Britain’s space boom could be supercharged by the City of London’s expertise and financial muscle, the minister responsible told City A.M. yesterday.
While the global space economy has spent the last 40 to 50 years recovering from a Cold War hangover, “We’re now in the hockey stick of a huge commercial space boom,” science, research and innovation secretary George Freeman said in an exclusive interview last night.
Freeman is looking to shape the UK into a leader in global space insurance, “harnessing London, Lloyds of London, the City of London – as a long-standing, world recognised centre for regulation, insurance and finance”, in what he has called a “big opportunity” for the country post-Brexit.
“We’re reliant on space now for so much for our everyday economy,” he said, citing navigation and communications as two of space’s major applications.
However, the insurance market is in “real trouble” over a lack of clear regulations, which Britain is hoping to change, he continued.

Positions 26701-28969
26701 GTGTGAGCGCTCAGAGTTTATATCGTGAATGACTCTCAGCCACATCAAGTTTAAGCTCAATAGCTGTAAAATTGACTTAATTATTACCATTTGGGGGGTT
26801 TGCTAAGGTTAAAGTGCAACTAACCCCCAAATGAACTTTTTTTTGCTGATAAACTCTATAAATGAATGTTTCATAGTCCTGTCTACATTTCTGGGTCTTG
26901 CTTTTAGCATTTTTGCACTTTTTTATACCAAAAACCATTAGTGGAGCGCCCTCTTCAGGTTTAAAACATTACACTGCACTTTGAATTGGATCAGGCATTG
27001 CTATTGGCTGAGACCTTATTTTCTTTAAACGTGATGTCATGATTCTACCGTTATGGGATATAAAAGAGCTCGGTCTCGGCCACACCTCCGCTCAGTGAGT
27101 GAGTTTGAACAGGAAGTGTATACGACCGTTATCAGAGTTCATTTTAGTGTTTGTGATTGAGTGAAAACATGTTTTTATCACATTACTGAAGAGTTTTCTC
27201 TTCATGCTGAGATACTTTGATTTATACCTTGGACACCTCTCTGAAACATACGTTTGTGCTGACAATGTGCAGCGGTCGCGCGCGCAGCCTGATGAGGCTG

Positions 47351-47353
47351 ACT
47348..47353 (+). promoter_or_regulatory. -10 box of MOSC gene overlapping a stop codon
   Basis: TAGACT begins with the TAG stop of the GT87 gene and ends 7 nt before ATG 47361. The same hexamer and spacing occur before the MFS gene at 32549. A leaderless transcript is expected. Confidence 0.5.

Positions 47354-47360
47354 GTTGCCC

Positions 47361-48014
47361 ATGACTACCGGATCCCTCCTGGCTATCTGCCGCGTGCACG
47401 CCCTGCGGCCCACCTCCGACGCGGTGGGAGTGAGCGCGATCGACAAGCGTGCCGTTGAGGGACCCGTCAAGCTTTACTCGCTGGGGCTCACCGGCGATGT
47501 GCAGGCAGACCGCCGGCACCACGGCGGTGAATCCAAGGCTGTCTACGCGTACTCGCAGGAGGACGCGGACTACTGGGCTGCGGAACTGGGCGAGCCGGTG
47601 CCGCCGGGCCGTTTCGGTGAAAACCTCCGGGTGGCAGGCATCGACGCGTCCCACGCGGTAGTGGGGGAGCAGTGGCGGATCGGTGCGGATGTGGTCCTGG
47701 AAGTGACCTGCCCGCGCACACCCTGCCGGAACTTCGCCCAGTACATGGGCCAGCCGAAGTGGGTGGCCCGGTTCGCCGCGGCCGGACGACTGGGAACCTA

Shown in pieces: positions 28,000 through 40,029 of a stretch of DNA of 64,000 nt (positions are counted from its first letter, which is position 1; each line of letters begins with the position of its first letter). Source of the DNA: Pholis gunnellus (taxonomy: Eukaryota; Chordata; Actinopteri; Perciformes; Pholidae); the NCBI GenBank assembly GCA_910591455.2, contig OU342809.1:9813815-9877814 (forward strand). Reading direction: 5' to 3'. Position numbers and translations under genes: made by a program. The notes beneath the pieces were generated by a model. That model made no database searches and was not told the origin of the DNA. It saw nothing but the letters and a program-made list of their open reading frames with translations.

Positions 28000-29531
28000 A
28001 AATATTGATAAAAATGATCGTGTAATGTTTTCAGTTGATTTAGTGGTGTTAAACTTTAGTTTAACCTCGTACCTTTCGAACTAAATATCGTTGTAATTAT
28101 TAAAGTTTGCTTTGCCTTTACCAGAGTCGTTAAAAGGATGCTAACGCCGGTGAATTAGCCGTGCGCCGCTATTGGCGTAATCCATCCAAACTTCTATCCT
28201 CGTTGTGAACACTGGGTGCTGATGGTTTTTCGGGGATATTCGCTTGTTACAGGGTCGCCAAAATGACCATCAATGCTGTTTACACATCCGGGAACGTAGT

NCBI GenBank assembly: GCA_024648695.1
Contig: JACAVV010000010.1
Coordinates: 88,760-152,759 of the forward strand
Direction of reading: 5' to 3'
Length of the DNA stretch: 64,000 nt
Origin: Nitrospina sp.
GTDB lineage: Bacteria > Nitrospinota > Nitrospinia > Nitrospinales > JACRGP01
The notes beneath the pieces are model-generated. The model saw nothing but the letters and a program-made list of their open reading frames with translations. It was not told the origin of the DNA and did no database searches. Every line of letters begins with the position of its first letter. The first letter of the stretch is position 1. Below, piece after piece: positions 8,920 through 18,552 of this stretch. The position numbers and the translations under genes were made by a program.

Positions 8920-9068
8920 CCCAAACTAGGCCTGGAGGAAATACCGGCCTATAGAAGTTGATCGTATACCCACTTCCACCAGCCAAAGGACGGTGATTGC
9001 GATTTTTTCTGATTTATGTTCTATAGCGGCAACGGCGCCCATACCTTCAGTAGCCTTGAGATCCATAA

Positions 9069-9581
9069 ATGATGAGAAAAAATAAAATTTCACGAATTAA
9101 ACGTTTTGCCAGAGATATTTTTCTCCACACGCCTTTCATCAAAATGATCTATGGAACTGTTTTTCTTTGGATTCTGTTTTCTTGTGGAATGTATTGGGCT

For some time, onlookers have called for a global framework of space regulations – which has grown into quite the chorus with the rate of satellites being launched into orbit by the likes of Elon Musk’s SpaceX.
Britain is looking to base an “industry-led but government backed” kitemark standard, for “sensible, appropriate, sustainable” space launch, out of the capital, according to Freeman, which he hopes will eventually become unilaterally applied across the globe.
That is how Britain, and London, will compete with global players China, Russia and the US, which currently dominate the space economy, he explained.
“Everyone in the industry has said: if we have that kitemark, then we’ll unlock a huge amount of insurance funding, financing and ESG money,” said Freeman.
“Tons of ESG funds have said they want to invest in good, clean space, not dirty military space.”
The so-called kitemark would ensure that space supply chains are net zero, firms are using the best rocket fuel available, and satellites are retrievable, to avoid adding to the growing amount of space debris looming above.
And with that framework in place, Britain can then unlock space insurance.
“As with the shipping in the 17th century and cars in the 20th, the key will be regulation which enforces good industry standards and reduces the cost of insurance and finance for a satellite launch… with London as a global capital of insurance and venture financing, we have an opportunity to use our historic role in space science to now harness responsible finance for sustainable space,” he said.